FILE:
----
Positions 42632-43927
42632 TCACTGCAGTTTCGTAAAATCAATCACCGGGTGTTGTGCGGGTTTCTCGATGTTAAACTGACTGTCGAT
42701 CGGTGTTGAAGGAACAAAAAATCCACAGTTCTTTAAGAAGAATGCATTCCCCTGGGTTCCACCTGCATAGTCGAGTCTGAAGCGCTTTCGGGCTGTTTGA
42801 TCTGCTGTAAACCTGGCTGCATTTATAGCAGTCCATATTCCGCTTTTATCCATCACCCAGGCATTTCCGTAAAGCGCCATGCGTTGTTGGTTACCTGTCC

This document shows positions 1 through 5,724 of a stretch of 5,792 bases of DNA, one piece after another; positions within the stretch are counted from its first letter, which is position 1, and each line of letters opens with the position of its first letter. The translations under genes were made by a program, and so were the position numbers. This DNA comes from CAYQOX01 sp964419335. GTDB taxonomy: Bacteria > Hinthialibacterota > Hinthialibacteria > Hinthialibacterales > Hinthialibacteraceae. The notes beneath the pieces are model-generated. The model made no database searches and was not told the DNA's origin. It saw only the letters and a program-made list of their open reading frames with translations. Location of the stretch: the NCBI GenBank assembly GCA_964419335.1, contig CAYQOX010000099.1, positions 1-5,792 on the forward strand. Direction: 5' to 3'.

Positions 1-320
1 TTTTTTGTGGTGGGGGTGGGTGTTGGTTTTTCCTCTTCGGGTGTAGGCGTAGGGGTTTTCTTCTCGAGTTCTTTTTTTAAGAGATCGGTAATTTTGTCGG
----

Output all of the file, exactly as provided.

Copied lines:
Positions 42632-43927
42632 TCACTGCAGTTTCGTAAAATCAATCACCGGGTGTTGTGCGGGTTTCTCGATGTTAAACTGACTGTCGAT
42701 CGGTGTTGAAGGAACAAAAAATCCACAGTTCTTTAAGAAGAATGCATTCCCCTGGGTTCCACCTGCATAGTCGAGTCTGAAGCGCTTTCGGGCTGTTTGA
42801 TCTGCTGTAAACCTGGCTGCATTTATAGCAGTCCATATTCCGCTTTTATCCATCACCCAGGCATTTCCGTAAAGCGCCATGCGTTGTTGGTTACCTGTCC

This document shows positions 1 through 5,724 of a stretch of 5,792 bases of DNA, one piece after another; positions within the stretch are counted from its first letter, which is position 1, and each line of letters opens with the position of its first letter. The translations under genes were made by a program, and so were the position numbers. This DNA comes from CAYQOX01 sp964419335. GTDB taxonomy: Bacteria > Hinthialibacterota > Hinthialibacteria > Hinthialibacterales > Hinthialibacteraceae. The notes beneath the pieces are model-generated. The model made no database searches and was not told the DNA's origin. It saw only the letters and a program-made list of their open reading frames with translations. Location of the stretch: the NCBI GenBank assembly GCA_964419335.1, contig CAYQOX010000099.1, positions 1-5,792 on the forward strand. Direction: 5' to 3'.

Positions 1-320
1 TTTTTTGTGGTGGGGGTGGGTGTTGGTTTTTCCTCTTCGGGTGTAGGCGTAGGGGTTTTCTTCTCGAGTTCTTTTTTTAAGAGATCGGTAATTTTGTCGG